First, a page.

The Stormwater Compliance Paradox
October 13, 2016
“Albina Triangle.” Green Streets RSS. The City of Portland, Oregon, n.d. Web. 13 Oct. 2016.
Regulatory compliance has been the goal for stormwater management since combined sewer overflows became the focus of regulation in the 1980s and Municipal Separated Storm Sewer (MS4) permits in the 1990s and 2000s. The compliance threshold has been to demonstrate that a community is doing the maximum extent practicable (MEP). This basically comes down to checking off long lists of actions and satisfying regulators that the municipality is making an honest effort, within their budget and technical limitations. Fact is, regulatory compliance is worth creating a stormwater department within public works, but it isn’t worth real investment that competes with roads, schools and public health needs within a community.
After two decades, this is changing. In the 1990s and 2000s tens of thousands of Total Maximum Daily Loads (TMDLs) were created, identifying why streams, lakes and beaches were still not meeting standards for being fishable and swimmable. Now regulators are seeing MS4 permits as their last great opportunity where they have authority to require pollutant load reductions. In addition, third-party lawsuits increasing the pressure for municipalities to meet water quality standards in runoff to streams, lakes and beaches.
The initial price tags for meeting these requirements are astounding:
- Lake Tahoe – $1.5 billion to meet a 15-year interim target known as the Clarity Challenge.
- San Diego Co-permittees – $4 billion to implement Water Quality Improvement Plans (WQIPs) to meet bacteria and metals requirements over the next 17 years.
- Los Angeles Municipalities – $20 billion across 89 municipalities to implement two types of Watershed Management Plans (WMPs).
Yet with all the saber rattling from regulators, stormwater management remains an unseen public service. The specter of regulation will not motivate the necessary creativity and investment to address the problem.
The solution comes in grasping the compliance paradox for stormwater. Regulations and settlement agreements may focus engineers and executives on stormwater, but the solution must transcend compliance and link our stormwater to what people care about – water supply, recreation, public health and jobs. Stormwater managers need to inspire voters and decision makers by speaking to the value they create for the municipality, not just how they are a defense against state and federal bureaucrats. With a strong mandate stormwater managers can increase the standing of stormwater managers within the municipal pecking order, AND integrate stormwater improvements into multiple agendas.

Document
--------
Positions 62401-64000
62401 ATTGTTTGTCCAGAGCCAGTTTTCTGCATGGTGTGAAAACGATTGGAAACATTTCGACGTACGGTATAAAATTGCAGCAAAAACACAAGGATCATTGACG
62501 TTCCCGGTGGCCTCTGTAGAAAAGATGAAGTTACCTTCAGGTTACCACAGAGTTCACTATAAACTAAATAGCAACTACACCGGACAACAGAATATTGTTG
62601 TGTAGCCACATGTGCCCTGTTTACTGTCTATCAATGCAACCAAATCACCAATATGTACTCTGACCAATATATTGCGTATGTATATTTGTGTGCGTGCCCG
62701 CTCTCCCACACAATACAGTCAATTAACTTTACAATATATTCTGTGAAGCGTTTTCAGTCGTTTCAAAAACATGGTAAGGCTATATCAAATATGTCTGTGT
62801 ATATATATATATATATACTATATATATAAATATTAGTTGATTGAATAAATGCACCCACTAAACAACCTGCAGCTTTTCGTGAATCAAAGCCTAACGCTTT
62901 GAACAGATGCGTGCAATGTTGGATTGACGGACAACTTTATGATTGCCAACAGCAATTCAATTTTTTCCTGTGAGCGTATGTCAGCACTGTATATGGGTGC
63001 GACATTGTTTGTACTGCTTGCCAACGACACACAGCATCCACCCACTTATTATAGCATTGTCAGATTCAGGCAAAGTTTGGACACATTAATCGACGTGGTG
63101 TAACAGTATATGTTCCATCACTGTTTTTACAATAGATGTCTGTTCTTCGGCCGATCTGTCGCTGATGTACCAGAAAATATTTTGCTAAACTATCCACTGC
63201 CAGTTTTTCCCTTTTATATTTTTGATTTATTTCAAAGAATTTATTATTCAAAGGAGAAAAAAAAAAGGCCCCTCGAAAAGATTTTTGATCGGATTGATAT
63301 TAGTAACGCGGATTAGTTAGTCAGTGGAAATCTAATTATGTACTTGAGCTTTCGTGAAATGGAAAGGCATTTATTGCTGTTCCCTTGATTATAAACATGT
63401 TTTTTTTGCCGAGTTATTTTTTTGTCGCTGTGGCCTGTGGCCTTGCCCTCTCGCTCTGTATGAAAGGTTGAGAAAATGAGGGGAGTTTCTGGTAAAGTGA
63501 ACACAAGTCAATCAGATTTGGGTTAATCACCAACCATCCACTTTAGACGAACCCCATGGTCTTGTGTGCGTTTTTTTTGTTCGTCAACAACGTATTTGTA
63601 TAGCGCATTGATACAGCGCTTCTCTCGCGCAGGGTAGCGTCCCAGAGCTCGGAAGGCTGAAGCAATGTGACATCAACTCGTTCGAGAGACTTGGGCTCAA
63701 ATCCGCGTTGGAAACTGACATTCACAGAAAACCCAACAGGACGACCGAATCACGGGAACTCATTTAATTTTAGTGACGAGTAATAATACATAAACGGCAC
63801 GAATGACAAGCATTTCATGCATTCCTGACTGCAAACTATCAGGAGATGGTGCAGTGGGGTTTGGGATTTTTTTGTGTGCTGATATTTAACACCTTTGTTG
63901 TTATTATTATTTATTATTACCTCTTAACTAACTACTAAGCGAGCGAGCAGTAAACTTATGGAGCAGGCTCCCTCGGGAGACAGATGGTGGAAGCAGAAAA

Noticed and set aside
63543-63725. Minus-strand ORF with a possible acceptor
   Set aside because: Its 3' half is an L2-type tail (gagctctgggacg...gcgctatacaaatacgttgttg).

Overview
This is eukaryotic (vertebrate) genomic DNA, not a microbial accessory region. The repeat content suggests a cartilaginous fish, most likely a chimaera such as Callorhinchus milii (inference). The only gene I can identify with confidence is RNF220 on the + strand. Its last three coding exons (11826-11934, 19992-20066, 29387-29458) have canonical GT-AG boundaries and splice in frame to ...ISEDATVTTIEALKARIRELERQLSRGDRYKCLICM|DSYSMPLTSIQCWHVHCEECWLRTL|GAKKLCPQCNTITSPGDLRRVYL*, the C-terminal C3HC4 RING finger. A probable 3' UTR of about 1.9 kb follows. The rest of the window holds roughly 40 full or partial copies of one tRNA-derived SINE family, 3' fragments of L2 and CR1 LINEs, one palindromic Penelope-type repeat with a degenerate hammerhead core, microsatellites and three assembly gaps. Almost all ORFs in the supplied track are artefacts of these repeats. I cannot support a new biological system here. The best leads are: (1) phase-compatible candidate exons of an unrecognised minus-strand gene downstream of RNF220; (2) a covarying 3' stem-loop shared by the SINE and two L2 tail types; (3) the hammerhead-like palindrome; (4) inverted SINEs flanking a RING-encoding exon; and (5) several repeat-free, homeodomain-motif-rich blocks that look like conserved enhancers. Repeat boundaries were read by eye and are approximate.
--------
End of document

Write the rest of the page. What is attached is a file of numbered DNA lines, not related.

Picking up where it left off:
The voting public may connect that rain ends up in their local stream (if the stream isn’t buried). And thank goodness, because that means it’s not flooding their house! At least in Southern California coastal communities, beach report cards and education campaigns create the link between stormwater runoff, human health and beach recreation. Our clients, including a group of co-permittees in San Diego, are now taking this a step further by linking water quality to the local economy by developing a cost benefit analysis for reducing sources of bacteria that impact popular beaches. Dealing with stormwater as a resource to increase groundwater supplies and prevent saltwater intrusion is another opportunity to use stormwater management to address needs that people do care about, water supply. Harvesting rainwater to support trees is also part of larger healthy community and neighborhood beautification strategies.
Stormwater managers need to increase their sophistication so that they command the respect of city managers, elected officials and municipal finance departments. This requires articulating a realistic set of strategies that clearly evaluate opportunities beyond expanding municipal payrolls and massive capital improvement programs. Community based public private partnerships hold the potential to increase access to private financing and create business advocates for stormwater improvements. Considering public private partnerships also demonstrates openness to innovative solutions and defuses arguments that stormwater managers are simply engaging in empire building. In future posts I will outline how stormwater managers can evaluate creative solutions, link investments of public funds to quantified results, and create budget requests that engender trust and inspire investment.
Finally, now that the price tags for addressing stormwater rival those for roads, stormwater managers need to act like they deserve the same sort of respect as the transportation department director. This includes expecting greater respect when meeting with municipal executives and having confidence that stormwater should be a primary consideration in transportation, development and waste management plans. Start by articulating why stormwater is valuable and make practical proposals, like cross-staffing stormwater engineers in transportation departments, and incorporating stormwater infrastructure into asset management systems.
The shocking cost of compliance creates a short window of opportunity to increase the legitimacy of stormwater as a community service worthy of investment. Future posts will expand on the strategies to define and achieve meaningful community goals that, by-the-way, also result in compliance.
by Jeremy Sokulsky, President of Environmental Incentives